Thousands of victims of Bernard Madoff's $65 billion Ponzi scheme may not receive all the monies owed to them by the insurance agency created to protect investors against the failure of major brokerage firms, according to a senior government official.
"It shouldn't be such a difficult issue but it is," testified Mary Schapiro, the newly appointed chairman of the Securities and Exchange Commission, at a recent Congressional Hearing. "The tragic truth is there is not enough money available to pay off all the customer claims. "
The customer claims are the responsibility of the Securities Investor Protection Corporation (SIPC), the organization created by Congress in 1970 to be the first line of defense for eligible investors trying to recoup up to $500,000 of lost investments. The SEC has regulatory oversight of the insurance agency and, through the Securities and Investor Protection Act (SIPA), is obligated to ensure that SIPC borrows funds to pay off its obligations.
The congressional hearing, held by the U.S. House Financial Services Committee earlier this month, met to understand the work of the SEC and to re-examine the gaps in existing regulatory structure that led to the Madoff and other financial schemes. Congressmen expressed their frustration over how the SEC could allow the Madoff scandal to happen.
"To have somebody examined eight times by the SEC and other institutions in 16 years and have this not found when people were calling attention to it shows a structural flaw," said Representative Edward Royce (R-CA).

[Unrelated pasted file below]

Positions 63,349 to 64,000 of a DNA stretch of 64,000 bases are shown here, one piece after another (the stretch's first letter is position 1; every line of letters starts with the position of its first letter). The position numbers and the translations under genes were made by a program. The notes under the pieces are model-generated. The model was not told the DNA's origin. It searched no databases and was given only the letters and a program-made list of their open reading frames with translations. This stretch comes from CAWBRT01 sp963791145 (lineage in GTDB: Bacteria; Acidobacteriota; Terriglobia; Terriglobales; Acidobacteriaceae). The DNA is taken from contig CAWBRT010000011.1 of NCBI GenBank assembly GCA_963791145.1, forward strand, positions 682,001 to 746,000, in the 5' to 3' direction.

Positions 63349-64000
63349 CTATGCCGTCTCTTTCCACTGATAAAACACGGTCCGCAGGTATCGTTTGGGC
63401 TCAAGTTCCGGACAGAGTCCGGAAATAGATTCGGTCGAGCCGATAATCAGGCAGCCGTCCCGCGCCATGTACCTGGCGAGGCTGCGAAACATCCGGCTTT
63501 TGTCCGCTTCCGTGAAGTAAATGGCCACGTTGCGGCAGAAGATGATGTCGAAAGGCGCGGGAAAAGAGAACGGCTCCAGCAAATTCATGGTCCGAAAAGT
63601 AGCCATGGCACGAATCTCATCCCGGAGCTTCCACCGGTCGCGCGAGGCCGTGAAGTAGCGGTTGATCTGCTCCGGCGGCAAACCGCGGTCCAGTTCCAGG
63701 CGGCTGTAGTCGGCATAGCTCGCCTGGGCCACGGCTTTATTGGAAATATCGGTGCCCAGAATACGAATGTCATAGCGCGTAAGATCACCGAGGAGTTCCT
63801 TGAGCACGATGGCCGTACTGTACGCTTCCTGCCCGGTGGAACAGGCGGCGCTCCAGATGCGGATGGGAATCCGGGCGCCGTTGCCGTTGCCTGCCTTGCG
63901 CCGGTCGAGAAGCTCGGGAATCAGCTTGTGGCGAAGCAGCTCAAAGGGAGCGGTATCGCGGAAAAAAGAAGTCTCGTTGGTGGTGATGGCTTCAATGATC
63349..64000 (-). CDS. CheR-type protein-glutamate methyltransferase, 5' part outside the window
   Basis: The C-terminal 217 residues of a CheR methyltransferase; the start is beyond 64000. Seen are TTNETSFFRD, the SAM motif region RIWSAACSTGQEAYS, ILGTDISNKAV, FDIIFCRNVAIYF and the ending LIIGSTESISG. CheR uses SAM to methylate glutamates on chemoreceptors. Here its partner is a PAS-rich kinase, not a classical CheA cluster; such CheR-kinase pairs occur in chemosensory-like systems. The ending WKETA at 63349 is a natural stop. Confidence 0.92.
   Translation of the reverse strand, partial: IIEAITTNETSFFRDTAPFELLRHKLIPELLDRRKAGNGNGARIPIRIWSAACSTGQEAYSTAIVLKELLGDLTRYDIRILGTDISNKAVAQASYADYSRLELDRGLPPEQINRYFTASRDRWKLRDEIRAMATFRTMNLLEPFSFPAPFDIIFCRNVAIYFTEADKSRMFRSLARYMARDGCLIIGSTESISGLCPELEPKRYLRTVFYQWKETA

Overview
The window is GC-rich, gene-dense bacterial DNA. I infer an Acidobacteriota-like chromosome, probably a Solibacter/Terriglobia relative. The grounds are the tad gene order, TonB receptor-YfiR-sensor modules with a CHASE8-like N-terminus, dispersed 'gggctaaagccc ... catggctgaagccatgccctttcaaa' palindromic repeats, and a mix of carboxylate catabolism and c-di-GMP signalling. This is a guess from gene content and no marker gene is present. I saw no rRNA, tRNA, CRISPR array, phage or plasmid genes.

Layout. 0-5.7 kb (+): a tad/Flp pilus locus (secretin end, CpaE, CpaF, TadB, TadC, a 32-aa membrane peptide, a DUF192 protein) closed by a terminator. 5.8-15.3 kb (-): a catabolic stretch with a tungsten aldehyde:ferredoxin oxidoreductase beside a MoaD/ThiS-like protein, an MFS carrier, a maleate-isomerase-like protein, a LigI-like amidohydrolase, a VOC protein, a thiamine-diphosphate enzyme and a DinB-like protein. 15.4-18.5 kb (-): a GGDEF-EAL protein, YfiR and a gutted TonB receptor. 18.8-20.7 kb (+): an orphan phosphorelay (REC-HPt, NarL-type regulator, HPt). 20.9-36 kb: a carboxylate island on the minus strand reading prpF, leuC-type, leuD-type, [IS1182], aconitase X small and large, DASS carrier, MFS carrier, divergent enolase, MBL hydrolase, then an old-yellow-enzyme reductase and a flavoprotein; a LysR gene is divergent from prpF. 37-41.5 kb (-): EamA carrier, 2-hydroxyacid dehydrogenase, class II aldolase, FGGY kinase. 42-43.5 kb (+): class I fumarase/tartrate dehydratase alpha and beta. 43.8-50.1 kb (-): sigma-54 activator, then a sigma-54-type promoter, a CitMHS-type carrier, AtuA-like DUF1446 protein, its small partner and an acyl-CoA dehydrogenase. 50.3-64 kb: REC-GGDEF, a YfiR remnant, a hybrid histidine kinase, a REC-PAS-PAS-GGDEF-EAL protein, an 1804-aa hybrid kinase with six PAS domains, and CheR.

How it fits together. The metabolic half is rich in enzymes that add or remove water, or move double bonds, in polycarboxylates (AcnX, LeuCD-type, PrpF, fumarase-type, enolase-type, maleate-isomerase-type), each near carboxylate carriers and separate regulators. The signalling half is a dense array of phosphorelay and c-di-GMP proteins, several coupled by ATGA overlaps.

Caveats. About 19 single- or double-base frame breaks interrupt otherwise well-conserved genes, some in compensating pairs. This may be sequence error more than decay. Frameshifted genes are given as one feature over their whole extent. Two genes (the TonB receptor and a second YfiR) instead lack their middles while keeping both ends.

Chairman Schapiro said the Madoff fraud was "one that the agency tragically did not detect, and not a day goes by that we do not regret that."
Seven months after the biggest financial fraud in U.S. history was exposed when Madoff's sons turned him into the FBI, only about 540 of the more than 15,000 Madoff investor claims have received a portion of their SIPC insurance.
"I think it's terrible," said Carol Baer, a Madoff victim still fighting to be reimbursed. "People are already suffering, now we have to suffer through how the payments are being administered through SIPC. "
During the hearing, several congressional leaders recounted stories of financial ruin experienced by Madoff victims and championed their cause against SIPC.
"At a minimum, they deserve the insurance they believe -- and to which the law says -- they are entitled," said Congressman Gary Ackerman (D-NY)
Other rebuked the pace at which SIPC is moving to resolve the financial reimbursements.
"SIPC at last is my impression so far has not been moving very quickly and the trustee has not been moving as quickly as necessary to get these people made whole," said Representative Don Klein (D-Fl).
An attorney for several Madoff victims said he receives numerous calls a day from victims frustrated by how long the reimbursement process is taking.
"It appears the whole situation is stuck in the mud," said Jonathan Landers, a partner at Milberg LLP. "This is a system that relies too much on action at several government levels and it's just not happening."